Cave of Forgotten Dreams

Cave of Forgotten Dreams (2010) movie poster

(2010) director Werner Herzog
viewed: 07/10/2011 at Century San Francisco Centre 9 and XD, SF, CA

I am nothing if not adventurous in the films that I show to my kids.  Yet Werner Herzog’s 3-D documentary about the Chauvet cave in southern France and its archeological riches was one that felt even riskier.  Herzog’s slow-moving, metaphysical, reverent tone poem falls somewhere between documentary in the most literal sense (these images document cave paintings and bones of long-extinct animals exist in a cave that none of us will probably ever enter) and Herzog’s idiosyncratic approach to documentary that is deeply personal, spiritual, and over-arching in his German-accented narration.

Clara needed more convincing than Felix.  She being 7, fixated on Disney Channel’s Phineas and Ferb, this was a steeper jump than her soon-to-be 10 year old brother, who is quite interested in history and archeology.  The amazing thing was that they both liked it.  It was certainly slow for them.  Felix yawned often throughout.  Clara flopped around a lot, disappointed with the 3-D for lack of effect.  But toward the end, she oohed and aahed at the marvelous artwork and eventual, loosely related albino crocodile that Herzog settles upon in his parting comment about the ever-changing nature of the landscape.

The Chauvet cave, discovered in 1994, contains the oldest known cave paintings ever found.  Not only are they the oldest, but due to their isolation (the cliff face collapsed at some point, sealing the cave) has kept them preserved in a pristine state, giving them a vibrance of having only been recently etched, scratched, drawn on the walls.  Beyond that, they are works of great, stunning beauty.  Images of cave bears, horses, rhinos, lions, and numerous other long extinct creatures are presented with fluidity and style, drawn onto the surfaces, using the spaces to offer flickering essences of motion, using the spaces to create dimension.  It’s little wonder that a cinema man like Herzog sees proto-cinema in the art.

There are also a number of positive hand prints, made by a distinctly disfigured individual (his pinkie finger is uniquely wonky, thus allowing scientists to recognize his “sign” throughout the cave.  But the cave itself is not just from one period but some of the drawings, overlapping like graffiti tags, were actually rendered many millennia apart.  The essence of the cave, the first artifacts of human culture, resonates deeply, not just for Herzog, but for all of us.  It’s the ultimate time capsule.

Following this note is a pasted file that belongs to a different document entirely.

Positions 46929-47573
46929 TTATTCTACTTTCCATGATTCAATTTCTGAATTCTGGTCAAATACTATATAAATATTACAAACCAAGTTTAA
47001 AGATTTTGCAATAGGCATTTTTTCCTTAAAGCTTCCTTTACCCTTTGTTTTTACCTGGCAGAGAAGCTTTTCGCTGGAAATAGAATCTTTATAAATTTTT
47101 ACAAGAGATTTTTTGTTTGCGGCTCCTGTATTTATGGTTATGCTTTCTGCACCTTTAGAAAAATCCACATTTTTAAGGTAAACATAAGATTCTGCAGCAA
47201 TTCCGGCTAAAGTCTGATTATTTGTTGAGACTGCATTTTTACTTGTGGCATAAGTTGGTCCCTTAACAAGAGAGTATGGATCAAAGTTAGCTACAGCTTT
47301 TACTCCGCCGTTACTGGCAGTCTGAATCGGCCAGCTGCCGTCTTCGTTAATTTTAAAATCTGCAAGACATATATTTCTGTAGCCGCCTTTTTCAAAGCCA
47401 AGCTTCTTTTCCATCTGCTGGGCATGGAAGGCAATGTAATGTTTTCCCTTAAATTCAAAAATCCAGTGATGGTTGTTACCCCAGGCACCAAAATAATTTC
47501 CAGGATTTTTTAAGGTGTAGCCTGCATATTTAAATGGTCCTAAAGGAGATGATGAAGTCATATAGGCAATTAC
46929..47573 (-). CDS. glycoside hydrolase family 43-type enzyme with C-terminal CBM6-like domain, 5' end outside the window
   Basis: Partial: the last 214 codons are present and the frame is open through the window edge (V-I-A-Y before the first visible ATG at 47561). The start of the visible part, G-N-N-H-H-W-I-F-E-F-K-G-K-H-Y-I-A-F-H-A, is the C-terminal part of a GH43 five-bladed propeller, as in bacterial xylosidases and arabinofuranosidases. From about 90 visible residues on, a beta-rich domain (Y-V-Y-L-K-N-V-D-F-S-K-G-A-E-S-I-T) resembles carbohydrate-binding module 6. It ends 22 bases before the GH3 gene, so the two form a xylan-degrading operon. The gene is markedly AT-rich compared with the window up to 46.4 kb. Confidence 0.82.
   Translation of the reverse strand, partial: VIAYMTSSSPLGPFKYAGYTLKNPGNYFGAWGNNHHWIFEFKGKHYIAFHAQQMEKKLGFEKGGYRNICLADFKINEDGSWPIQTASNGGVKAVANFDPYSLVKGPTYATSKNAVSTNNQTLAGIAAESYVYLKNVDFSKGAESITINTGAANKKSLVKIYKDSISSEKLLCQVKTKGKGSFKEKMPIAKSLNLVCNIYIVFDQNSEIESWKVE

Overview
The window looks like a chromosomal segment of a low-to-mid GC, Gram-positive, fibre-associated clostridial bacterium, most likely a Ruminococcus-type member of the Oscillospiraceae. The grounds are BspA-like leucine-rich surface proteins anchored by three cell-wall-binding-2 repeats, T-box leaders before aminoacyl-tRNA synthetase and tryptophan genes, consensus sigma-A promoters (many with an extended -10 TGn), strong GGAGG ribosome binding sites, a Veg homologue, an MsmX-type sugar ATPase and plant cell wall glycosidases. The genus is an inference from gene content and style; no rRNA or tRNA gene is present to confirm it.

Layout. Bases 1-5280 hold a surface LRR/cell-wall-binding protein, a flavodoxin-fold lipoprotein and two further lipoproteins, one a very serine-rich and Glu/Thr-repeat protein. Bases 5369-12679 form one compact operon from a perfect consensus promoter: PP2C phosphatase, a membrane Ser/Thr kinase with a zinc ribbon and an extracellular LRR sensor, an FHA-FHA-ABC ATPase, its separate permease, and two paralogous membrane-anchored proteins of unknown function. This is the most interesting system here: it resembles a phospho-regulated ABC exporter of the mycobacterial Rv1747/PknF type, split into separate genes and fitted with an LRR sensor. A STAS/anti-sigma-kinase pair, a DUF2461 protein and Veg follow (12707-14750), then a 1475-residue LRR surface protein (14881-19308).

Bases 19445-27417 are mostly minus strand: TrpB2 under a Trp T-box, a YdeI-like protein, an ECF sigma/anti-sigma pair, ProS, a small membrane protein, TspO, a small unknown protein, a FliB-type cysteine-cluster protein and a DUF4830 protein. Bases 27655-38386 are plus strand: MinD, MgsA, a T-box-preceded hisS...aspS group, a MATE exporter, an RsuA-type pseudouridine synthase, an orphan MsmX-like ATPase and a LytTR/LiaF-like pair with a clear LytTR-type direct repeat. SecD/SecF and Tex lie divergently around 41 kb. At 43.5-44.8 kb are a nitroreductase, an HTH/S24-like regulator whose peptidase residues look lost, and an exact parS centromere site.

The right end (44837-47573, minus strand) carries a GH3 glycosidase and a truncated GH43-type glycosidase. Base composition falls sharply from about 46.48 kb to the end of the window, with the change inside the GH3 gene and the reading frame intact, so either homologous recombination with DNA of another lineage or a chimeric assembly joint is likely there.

The artifacts are not all art, but many, many bones and skulls of creatures, namely cave bears, which indicate to scientists that man probably never dwelled in this cave (though the bears seemingly did), but that it was used primarily for this artistic purpose, which was likely much more than art but some significant spiritual purpose, which scientists can only speculate upon.  Some of the most amazing images are of the calcified skulls, the multitude of stalactites and stalagmites that have grown over the cave in the thousands of years since any kind of human entered the cave.

The cave is sealed and only scientists with top clearance are allowed down there.  They seek to continue to preserve everything in the cave so that it does not suffer like many of the most famous cave painting sites have, from erosion of human interaction.  There is indeed something mystical and magic about Chauvet, and Herzog’s team does the literal work of documenting via film, these things that none of us will ever experience in the flesh.

The 3-D, however, is very weak throughout the film because through the bulk of it, the cameras that Herzog is allowed to take down are not high-quality ones and his team must use hand-held, battery-powered lights, while staying on the narrow walkway to film the sights within.  Only toward the end, on their final plunge into the cave, are higher-quality cameras employed.  And so the final 15-20 minutes of the film does give a richer view of the paintings, the interior, and the space.  This was about where Clara perked up and became more interested.

I asked the kids how many of their friends from school would have gone to see this film this summer and they laughingly replied, “None.”  But even afterward, considering the film, the process of documenting, even Herzog’s somewhat charming, oddball narrative mysticism, the film struck them.  It’s a remarkable place.

I do want to add that the cost of going to the film at theCentury San Francisco Centre 9 and XD was exorbitant.  We’d last paid through the nose for Tangled (2010) here, and while the seats are very comfortable and the picture quality was very good, it was ridiculous to pay a $3.50 surcharge for the 3-D glasses, bringing the total cost of this film for the 3 of us on an afternoon to over $30.  When I say, “Not again,” I mean it.  Unless something incredibly compelling comes along.

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